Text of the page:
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My first actual job (besides selling baseball cards and ripping people’s flowers out of their yard and selling it back to them) was bagging ice at my dad’s liquor store.

Over time, I grew it to a $60M revenue company.   

I’ve learned so much from my father and working through our differences to build a meaningful family business. Here are a few tips I have for anyone interested in starting or joining a family business.


1. Practice radical candor

Radical candor is the hardest thing to do when you’re running a family business.

But it’s also the most important.

When you’re working at a job, you could have a disagreement with your boss that affects your relationship at work. But in a family business, that disagreement could bleed into your personal relationship.

For example, if you’re a young kid getting your “at-bat” in the family business, you might believe in a different way of doing things compared to your parents. You might want to spend money on social, but they want to stick to direct mail. You might believe in building a brand, but they’re stuck in “sales mode.”

The best way to convince old minds is by being radically honest about what you believe. Even if it sounds disrespectful.

Tell them they’re old. Tell them they’re out of touch. Do what you have to do to get a chance to prove yourself.

(Side note: Radical candor when telling my family about social media and marketing is a lot easier than, say, giving them negative feedback about their performance).

The dynamics in a family business make other decisions harder too.

For example, this caller, Edgar, on the AskGaryVee show once asked me how to ask for a raise in a family business.

Edgar was afraid to ask because he loves his family and doesn’t want to seem like a “leech.” But he feels he deserves more for the work he’s doing.

I loved this question because I could tell he was coming from a place of good intent. But the truth is, the best thing you can do for your family is to “get yours” first. If you feel like you deserve to get paid more but you don’t ask for it because you love your family, you’ll “crack” and resent them eventually. That’s bad for both of you, long term.

When I think about when my family and I have been at our best in business vs our worst, the biggest variable is always the number of issues we’re holding close to our chest.

2. Create boundaries around your skillset


You’ve got to have clear boundaries when it comes to what you handle running a business that your family members don’t question.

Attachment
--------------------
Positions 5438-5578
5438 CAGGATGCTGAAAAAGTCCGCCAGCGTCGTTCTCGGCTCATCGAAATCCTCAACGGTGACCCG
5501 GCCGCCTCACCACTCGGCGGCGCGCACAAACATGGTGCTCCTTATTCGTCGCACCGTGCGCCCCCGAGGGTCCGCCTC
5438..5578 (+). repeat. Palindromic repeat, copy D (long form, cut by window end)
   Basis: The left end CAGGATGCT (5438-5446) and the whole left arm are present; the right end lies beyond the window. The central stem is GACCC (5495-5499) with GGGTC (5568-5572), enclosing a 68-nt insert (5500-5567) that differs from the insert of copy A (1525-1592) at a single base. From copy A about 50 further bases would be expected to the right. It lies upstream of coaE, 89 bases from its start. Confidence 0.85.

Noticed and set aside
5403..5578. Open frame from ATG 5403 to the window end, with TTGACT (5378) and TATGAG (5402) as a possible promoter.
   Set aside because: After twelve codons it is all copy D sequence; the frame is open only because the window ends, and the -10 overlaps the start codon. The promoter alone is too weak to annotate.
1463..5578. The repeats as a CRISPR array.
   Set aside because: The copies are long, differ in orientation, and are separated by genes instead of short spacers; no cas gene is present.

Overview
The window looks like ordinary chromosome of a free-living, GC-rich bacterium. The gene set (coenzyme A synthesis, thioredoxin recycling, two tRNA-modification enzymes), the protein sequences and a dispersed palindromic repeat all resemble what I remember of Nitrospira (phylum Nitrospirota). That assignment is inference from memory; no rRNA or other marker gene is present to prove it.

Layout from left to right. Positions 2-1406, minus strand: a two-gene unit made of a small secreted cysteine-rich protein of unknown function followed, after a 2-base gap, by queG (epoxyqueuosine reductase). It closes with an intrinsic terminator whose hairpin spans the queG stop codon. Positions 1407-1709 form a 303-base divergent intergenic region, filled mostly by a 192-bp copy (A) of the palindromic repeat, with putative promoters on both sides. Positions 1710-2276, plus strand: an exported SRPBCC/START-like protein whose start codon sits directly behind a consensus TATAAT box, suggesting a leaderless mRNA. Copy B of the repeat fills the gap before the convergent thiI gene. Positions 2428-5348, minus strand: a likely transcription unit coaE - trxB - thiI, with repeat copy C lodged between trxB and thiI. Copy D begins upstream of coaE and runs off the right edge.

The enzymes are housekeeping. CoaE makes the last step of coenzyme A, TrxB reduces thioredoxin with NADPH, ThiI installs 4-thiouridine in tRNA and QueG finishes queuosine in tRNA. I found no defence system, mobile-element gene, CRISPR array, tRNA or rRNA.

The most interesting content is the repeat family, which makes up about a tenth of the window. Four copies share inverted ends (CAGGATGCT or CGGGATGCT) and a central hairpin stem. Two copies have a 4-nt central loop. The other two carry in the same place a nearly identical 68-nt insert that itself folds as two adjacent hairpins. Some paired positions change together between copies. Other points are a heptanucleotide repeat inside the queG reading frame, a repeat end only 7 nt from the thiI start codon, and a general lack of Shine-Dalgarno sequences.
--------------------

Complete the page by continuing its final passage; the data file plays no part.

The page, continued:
When we were starting VaynerMedia, my brother AJ knew exactly what he was good at and I knew what I was good at. If I ever crossed the line and tried to handle AJ’s role, he would get upset. If he tried to handle my role, I would get upset.

(Keep in mind that giving your opinion on how a partner should handle their role is different from actually trying to handle it yourself).

The best way to come up with responsibilities for someone new in a family business is by giving them a shot at handling something, and see how they do.

For example, if my daughter turned 23 and wanted to go into business with me, I might give her some money from our marketing budget with 1-2 employees, and tell her to run it. The way she runs it would prove whether or not she can handle that area of the business, and also act as a proxy to how good she’d be in other areas.

It’s what I did at Wine Library. When my dad gave me a shot to grow the business, I took it from $3 million to $10 million in revenue real quick. And that was the end of the debate.


3. Put love over money

Ultimately, the single biggest thing to remember in family business is to put love over business.

When building VaynerMedia, the knowledge that my brother AJ and I love each other more than we love the business got us through a lot of fights. We care more about each other than we care about “getting our way.”

For example, I made AJ a 50/50 partner in VaynerMedia even though the company started on the back of my brand. Even though I had leverage I had built with getting results for Wine Library.

I thought it was more important to start our relationship off on the right foot instead of trying to maximize my short term gains.  

AJ is an incredibly self-aware person who understands my strengths, too. When we’ve gone on to start other projects like my venture fund, he came out and said I should get a bigger piece of the upside.

Putting love over business got me through some really tough times at Wine Library when I was building the business with my dad.

My dad’s an old school guy who didn’t like it when I changed my mind when it come to our strategy. He wanted to stick to decisions. He’s much more cynical than I am, and things that didn’t affect me affected him deeply.

Because of that, there was a lot of friction between us. But every time we’d argue for long periods of time, I’d default to remembering that we’re family and we love each other first. It’s been huge in maintaining the relationship.


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